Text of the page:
Last Monday I had to head out pretty quikly after getting home from work, as I was off to the second Hertfordshire parkrun Celebration of Volunteers.
It was a free event held at the uni in Hatfield, and anyone who has ever volunteered (or who is interested in volunteering I think) could get a ticket and attend. The evening began in an atrium, with the St Albans parkrun band playing and a buffet available (although I’d had dinner and only just got there in time so didn’t have any of that), and then we all went into the auditorium for some talks and presentations. While we all filed in, there was a photo montage by Bruce Li (he seems to be a sort of unofficial parkrun photographer – he was the one at Northala Fields the other week, and I noticed that he was credited in this article about how parkrun makes you happier)- he takes fantastic photos of people running, laughing, smiling, and just captures the spirit of parkrun perfectly.
There was a talk from Nick Pearson, the chief executive of parkrun. He was interesting as he talked a lot about the change of direction for parkrun- it used to be more about having parkruns where people wanted them, and now they are trying to help create a happier, healthier planet so they need to try and target areas and groups where people are less active. He took a few questions from the audience too.
I liked the facts on the back of the flyer- last January (the last evening for parkrun in Herts) there were 11 parkruns in Hertfordshire and now there are 21, and apparently with more planned (athough I didn’t find out where just yet- I’ll need to visit them to keep my Queen of Herts status). 3000 children take part in junior parkruns which is fantastic as they are all relatively new ones. 14% of runs are by people aged over 55.
Later there were talks from people about project PROVE. One guy talked about his experience with heart disease (he was a runner, and had a check up and was told that he had had a heart attack but didn’t realise), and was now supporting others with heart disease to take part in parkrun. One woman talked about trying to encourage obese people to take part (and they praised Bruce Li here for taking positive pictures of overweight people instead of the usual media focus of people eating pies or sitting on a sofa). Sadly a lot of people would register but not go, or drive to a parkrun further away so they would not bump into anyone they knew. The final woman talked about supporting people with learning difficulties and/or autism. What I thought was poignant here was that you cannot always see a disability, so if someone behaves in a certain way (refusing to take a finish token) don’t assume they are just being awkward. They had all set up facebook groups and Strava groups for people to join, and had recommended things like speaking to the event team beforehand so they could support in any way. You can find all of the various support groups (for example the facebook groups) here.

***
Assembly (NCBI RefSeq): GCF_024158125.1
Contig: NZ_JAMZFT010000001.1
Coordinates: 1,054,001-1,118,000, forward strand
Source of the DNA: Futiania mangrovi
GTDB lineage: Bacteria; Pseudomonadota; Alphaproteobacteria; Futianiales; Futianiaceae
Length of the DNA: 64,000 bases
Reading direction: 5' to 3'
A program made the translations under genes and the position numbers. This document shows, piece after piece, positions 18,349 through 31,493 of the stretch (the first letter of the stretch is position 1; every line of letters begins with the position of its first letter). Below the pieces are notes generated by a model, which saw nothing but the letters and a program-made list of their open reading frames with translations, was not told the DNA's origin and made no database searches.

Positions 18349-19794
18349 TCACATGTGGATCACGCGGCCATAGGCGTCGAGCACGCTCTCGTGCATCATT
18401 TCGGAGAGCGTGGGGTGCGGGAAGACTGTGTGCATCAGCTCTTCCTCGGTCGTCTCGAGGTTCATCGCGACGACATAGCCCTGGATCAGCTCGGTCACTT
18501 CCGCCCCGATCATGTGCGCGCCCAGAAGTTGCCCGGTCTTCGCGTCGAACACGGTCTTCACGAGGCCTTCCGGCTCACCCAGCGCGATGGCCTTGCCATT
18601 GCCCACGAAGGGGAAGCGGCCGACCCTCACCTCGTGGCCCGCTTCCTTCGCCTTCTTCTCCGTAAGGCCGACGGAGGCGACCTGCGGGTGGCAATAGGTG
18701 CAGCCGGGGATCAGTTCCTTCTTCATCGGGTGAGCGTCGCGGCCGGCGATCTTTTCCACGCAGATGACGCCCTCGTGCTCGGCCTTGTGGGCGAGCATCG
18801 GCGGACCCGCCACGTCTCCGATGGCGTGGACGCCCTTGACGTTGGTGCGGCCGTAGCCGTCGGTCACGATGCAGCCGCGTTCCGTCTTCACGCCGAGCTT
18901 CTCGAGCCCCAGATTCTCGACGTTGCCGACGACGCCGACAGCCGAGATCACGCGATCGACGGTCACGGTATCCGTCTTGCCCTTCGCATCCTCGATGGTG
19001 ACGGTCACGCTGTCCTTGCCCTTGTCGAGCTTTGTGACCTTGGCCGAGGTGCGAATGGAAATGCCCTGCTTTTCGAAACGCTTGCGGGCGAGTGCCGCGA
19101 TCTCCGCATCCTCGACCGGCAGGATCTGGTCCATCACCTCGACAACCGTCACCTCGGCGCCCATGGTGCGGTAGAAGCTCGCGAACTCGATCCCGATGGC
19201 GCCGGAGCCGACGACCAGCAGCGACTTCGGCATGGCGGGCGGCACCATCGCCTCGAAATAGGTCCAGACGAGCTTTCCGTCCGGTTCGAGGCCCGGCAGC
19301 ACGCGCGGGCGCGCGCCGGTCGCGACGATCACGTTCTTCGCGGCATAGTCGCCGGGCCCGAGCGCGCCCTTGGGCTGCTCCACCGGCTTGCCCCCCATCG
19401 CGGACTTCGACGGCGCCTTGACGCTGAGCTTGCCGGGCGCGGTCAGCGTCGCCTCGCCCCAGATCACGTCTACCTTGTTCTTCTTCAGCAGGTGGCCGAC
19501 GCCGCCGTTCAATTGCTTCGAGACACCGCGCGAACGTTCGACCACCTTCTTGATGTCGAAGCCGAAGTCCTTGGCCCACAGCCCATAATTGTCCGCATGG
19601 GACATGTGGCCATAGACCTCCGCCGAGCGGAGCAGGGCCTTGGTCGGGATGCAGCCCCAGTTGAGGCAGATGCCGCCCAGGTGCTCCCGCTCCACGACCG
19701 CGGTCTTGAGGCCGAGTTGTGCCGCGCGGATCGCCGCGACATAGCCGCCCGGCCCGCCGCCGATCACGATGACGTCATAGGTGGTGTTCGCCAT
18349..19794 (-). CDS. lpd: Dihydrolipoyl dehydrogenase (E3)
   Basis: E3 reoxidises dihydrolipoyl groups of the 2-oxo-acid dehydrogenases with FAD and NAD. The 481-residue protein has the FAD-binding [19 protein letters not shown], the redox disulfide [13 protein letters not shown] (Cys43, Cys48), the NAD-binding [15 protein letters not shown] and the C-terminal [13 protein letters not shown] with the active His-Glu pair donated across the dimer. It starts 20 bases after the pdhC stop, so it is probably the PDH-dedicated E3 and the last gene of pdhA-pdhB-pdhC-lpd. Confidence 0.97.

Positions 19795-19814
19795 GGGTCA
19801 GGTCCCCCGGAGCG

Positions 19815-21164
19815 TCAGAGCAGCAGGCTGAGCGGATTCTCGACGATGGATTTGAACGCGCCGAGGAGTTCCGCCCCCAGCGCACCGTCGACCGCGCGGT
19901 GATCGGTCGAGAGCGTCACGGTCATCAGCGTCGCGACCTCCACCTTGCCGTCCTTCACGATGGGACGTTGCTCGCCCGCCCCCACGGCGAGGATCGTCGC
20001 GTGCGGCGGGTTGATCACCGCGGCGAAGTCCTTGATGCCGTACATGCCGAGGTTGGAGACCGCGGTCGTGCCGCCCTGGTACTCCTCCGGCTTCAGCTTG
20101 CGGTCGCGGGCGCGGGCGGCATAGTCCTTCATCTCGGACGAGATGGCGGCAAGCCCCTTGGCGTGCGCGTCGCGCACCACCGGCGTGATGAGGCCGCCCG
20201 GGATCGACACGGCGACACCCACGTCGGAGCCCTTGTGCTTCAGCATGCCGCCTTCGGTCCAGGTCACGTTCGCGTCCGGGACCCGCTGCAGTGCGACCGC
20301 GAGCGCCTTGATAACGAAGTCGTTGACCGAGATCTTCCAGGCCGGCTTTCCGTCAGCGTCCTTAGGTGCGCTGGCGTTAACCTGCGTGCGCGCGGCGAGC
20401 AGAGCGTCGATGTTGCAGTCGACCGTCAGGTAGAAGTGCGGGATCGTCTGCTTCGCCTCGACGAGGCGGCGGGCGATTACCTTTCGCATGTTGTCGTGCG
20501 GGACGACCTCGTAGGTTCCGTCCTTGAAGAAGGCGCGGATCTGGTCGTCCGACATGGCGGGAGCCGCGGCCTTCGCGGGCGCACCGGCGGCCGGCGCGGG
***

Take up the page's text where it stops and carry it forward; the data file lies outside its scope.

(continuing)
After that, awards were given out to the parkrun teams, before we headed back into the foyer for tea/coffee and cake (of course). It was such an interesting evening, and just reminded me how brilliant parkrun is.
What do you think puts people off going to a parkrun?